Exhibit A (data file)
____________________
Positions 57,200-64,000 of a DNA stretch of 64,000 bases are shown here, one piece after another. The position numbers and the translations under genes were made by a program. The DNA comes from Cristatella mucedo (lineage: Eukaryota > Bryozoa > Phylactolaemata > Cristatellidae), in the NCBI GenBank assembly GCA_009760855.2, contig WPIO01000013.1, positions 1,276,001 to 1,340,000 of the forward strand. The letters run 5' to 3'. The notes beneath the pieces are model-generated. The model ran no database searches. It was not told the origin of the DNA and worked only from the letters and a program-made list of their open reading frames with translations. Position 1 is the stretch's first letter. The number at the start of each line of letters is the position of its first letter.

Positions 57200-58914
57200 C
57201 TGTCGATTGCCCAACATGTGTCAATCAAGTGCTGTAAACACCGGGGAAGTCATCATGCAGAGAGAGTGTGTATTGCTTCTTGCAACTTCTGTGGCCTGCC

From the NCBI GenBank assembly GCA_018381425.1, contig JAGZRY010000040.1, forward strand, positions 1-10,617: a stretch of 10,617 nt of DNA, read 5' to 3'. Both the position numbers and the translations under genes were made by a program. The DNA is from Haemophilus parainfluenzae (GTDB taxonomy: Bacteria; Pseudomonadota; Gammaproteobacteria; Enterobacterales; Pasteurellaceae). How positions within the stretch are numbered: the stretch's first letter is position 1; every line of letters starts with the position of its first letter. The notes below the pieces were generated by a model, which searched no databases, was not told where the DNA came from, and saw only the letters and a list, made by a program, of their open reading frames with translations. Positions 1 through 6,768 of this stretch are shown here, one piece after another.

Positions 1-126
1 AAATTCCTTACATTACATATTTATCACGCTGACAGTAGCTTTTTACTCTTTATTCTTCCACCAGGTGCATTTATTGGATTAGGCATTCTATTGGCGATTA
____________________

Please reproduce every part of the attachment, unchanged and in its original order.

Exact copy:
Positions 57,200-64,000 of a DNA stretch of 64,000 bases are shown here, one piece after another. The position numbers and the translations under genes were made by a program. The DNA comes from Cristatella mucedo (lineage: Eukaryota > Bryozoa > Phylactolaemata > Cristatellidae), in the NCBI GenBank assembly GCA_009760855.2, contig WPIO01000013.1, positions 1,276,001 to 1,340,000 of the forward strand. The letters run 5' to 3'. The notes beneath the pieces are model-generated. The model ran no database searches. It was not told the origin of the DNA and worked only from the letters and a program-made list of their open reading frames with translations. Position 1 is the stretch's first letter. The number at the start of each line of letters is the position of its first letter.

Positions 57200-58914
57200 C
57201 TGTCGATTGCCCAACATGTGTCAATCAAGTGCTGTAAACACCGGGGAAGTCATCATGCAGAGAGAGTGTGTATTGCTTCTTGCAACTTCTGTGGCCTGCC

From the NCBI GenBank assembly GCA_018381425.1, contig JAGZRY010000040.1, forward strand, positions 1-10,617: a stretch of 10,617 nt of DNA, read 5' to 3'. Both the position numbers and the translations under genes were made by a program. The DNA is from Haemophilus parainfluenzae (GTDB taxonomy: Bacteria; Pseudomonadota; Gammaproteobacteria; Enterobacterales; Pasteurellaceae). How positions within the stretch are numbered: the stretch's first letter is position 1; every line of letters starts with the position of its first letter. The notes below the pieces were generated by a model, which searched no databases, was not told where the DNA came from, and saw only the letters and a list, made by a program, of their open reading frames with translations. Positions 1 through 6,768 of this stretch are shown here, one piece after another.

Positions 1-126
1 AAATTCCTTACATTACATATTTATCACGCTGACAGTAGCTTTTTACTCTTTATTCTTCCACCAGGTGCATTTATTGGATTAGGCATTCTATTGGCGATTA